“Now we’re twice as fast”
After intensive planning and construction phases, the stage was set. Stamm Blechtechnik has launched production. Its CEO, Martin Stamm, talks about stumbling blocks and recipes for success.
Mr. Stamm, you have realized your dream and set up automated production. Are you happy with the results?
I am very satisfied. We have achieved our goal of optimizing production sequences with automated machinery and modern logistics systems. Compared with non-automated production – that’s what I knew in the past – this was a major step forward. We have been in business since mid-2012 and have gained our first new customers.
So the advantages of your automated production have already made themselves noticeable?
Most definitely! I hadn’t thought that optimization would be so extensive. We can now produce certain parts in half the time needed when using non-automated procedures. That was a very pleasant surprise. In our operations, the storage system sends a continuous stream of material to the machine. And only when that happens can you see how productive the machine can be when it’s cutting. All transportation using the fork lift is eliminated and, with that, many brief interruptions in operations are avoided. Thus our work is far more efficient.
Automated beam centering helps us, too. Every three hours – or following a collision – nozzle centering is checked entirely automatically. The lens is inspected every eight hours. In the past that cost us a lot of setup time. Now the machine would be able to work unsupervised during the late shift, since the nozzle is also changed out automatically after a certain period of time.
You were closely involved in the construction phases. Did this strategy also pay off while the new machine was being installed and commissioned?
Absolutely. I was always on site during assembly and installation. That let me get a feeling for the new machine, right from the outset. What’s more, the installers gave us many helpful hints for day-to-day use. If you can’t be on hand yourself, then you should be sure to assign an operator to follow the work. That pays for itself afterwards.
What were the last steps along the road to perfect production?
Once the Stopa storage system and the TruLaser 3030 had been assembled and installed, commissioning was the next phase. Fine tuning involved many small steps. Our first job was carried out with the machine being fed by the storage system. In the next step the TRUMPF technicians implemented TruTops Fab. After that, we were able to execute our first job order using the complete system.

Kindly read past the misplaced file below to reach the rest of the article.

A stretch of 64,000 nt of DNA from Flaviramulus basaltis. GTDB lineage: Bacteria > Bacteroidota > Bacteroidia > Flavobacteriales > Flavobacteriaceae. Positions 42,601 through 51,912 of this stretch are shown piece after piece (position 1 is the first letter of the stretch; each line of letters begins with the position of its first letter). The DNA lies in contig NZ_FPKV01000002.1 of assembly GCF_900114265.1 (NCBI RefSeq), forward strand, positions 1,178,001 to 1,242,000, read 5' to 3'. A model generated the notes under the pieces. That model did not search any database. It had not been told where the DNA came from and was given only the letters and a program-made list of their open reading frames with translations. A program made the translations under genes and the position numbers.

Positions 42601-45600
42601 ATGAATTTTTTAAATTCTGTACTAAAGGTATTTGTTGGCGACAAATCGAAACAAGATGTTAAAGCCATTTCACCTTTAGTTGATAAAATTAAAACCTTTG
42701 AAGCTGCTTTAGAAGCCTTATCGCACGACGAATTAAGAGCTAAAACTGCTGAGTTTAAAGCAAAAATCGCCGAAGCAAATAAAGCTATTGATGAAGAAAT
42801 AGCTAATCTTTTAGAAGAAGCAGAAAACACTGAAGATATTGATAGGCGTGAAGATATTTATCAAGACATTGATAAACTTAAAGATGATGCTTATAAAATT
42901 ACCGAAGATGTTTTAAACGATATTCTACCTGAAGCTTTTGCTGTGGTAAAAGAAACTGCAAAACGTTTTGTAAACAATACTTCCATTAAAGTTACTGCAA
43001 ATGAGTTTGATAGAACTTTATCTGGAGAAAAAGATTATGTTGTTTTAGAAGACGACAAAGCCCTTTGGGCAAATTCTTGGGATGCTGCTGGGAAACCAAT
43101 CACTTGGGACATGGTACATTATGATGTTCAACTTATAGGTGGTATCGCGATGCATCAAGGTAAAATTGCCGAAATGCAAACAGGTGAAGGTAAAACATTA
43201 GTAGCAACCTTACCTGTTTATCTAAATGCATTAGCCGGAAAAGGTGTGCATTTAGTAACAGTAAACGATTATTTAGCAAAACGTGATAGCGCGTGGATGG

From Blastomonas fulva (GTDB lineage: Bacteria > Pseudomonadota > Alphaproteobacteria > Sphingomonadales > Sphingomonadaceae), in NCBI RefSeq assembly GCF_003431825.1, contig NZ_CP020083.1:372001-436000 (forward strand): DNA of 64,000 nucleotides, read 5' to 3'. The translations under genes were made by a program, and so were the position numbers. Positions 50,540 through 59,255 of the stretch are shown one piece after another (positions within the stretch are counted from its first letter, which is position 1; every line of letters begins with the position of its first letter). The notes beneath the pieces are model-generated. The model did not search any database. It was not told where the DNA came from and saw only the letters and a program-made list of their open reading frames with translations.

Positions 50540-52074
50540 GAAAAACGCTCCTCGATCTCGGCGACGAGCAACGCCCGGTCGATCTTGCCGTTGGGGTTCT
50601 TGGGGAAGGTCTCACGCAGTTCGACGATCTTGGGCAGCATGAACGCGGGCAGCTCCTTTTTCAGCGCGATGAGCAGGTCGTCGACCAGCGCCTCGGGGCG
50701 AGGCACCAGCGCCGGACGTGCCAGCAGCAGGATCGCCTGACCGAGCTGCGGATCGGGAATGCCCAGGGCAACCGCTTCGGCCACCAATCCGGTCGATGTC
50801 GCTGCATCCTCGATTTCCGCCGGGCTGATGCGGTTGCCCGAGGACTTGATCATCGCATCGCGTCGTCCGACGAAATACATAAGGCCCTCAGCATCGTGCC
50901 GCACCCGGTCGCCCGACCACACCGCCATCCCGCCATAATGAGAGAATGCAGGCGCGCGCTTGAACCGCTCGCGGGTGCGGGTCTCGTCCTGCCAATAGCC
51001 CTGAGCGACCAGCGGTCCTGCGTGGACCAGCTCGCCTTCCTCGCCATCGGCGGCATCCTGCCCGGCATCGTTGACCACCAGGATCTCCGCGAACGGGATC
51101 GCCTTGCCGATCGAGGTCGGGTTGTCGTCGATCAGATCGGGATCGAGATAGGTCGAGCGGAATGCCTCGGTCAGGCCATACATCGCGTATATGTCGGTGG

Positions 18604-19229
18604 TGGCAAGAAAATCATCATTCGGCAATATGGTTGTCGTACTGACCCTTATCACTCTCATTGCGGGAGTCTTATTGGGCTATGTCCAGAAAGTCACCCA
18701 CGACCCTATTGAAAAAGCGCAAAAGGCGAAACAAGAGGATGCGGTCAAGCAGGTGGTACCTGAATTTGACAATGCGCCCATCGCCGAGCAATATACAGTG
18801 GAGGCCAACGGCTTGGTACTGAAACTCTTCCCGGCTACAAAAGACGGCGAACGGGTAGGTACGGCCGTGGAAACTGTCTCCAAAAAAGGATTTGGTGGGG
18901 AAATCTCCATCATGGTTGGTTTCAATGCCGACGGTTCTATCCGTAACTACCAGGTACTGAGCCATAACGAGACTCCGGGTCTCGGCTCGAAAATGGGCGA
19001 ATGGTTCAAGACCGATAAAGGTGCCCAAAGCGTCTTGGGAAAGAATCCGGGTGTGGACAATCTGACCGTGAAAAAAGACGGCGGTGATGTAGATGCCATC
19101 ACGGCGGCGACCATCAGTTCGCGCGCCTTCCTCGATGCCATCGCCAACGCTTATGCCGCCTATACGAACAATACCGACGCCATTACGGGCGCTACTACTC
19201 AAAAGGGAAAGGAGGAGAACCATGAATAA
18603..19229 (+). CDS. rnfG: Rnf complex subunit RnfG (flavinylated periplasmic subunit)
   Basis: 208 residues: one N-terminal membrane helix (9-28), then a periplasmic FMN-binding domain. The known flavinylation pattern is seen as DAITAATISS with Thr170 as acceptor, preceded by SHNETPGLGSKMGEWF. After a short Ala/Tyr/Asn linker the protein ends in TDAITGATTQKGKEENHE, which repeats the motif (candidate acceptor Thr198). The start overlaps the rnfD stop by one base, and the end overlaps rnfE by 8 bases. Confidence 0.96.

At the beginning – for a while, at least – our production used only the laser cutting machine. In January of 2013 we then expanded this new production facility with a TruMatic 6000. Several trial runs were needed to integrate this combination machine before we began using it in everyday work. Today the two machines communicate with the Stopa storage system. It automatically delivers the raw materials and, after the work, accounts for finished parts and residual sheet metal.
And where were there rubs? What snags did you experience while the system was being completed?
Those were minor problems – nothing critical. You have to make a large number of decisions in advance, and they are difficult to modify later on. Let me give you one example. Our new high-rise storage system is engineered for large-dimension sheet metal with a maximum weight of three tons. Correspondingly, pallet loading height may not exceed 90 millimeters.
Our supplier delivered these stacks of sheet metal just as he had in the past, but that overshot the maximum height and we couldn’t get the material into the machine. Fortunately there is a solution for just about everything. Our supplier now delivers stacks of sheet metal optimized to suit our automated manufacturing.
What hints might you give other job shop owners who are planning to install new facilities?
I think anyone involved in a project of this scale should plan in more time from the very outset. For instance, during commissioning we made use of the chance to equip the TruLaser 3030 with new technologies like the automatic nozzle changer and integrated beam centering. That option was ready for rollout and we were able to adopt it from the very outset.
What else are you planning for Stamm Blechtechnik?
We want to further expand our product line so that we can offer our customers the entire spectrum of sheet metal processing. This starts with simple laser cutting and includes delivering complex assemblies. The next major step in technology will be bending. Over the long term, of course, the solid-state laser is of interest. Its high speed when cutting thin sheet metal makes it simply unbeatable. And as far as efficiency goes, the new laser generation with its reduced power consumption offers additional benefits.
However, every new investment depends on customer demand. Which orders are we receiving right now? Where is demand rising – or falling? It is also important to leave ourselves sufficient time – so that we can launch every new technology without any rush, get production up and running, and then consider the next step, once the new investment is producing dependably.
When you look back, was there anything you would have done entirely differently?
Not that I can think of. We have to first see how this all develops over the long term. At present we are fabricating only half of the range we envision for the future. But I think that if we adhere to the strategy we have set – and continue to work with a close eye on processes and structures, then success will come to us just as we’ve planned.
Contact us: MastersofSheetMetal@trumpf.com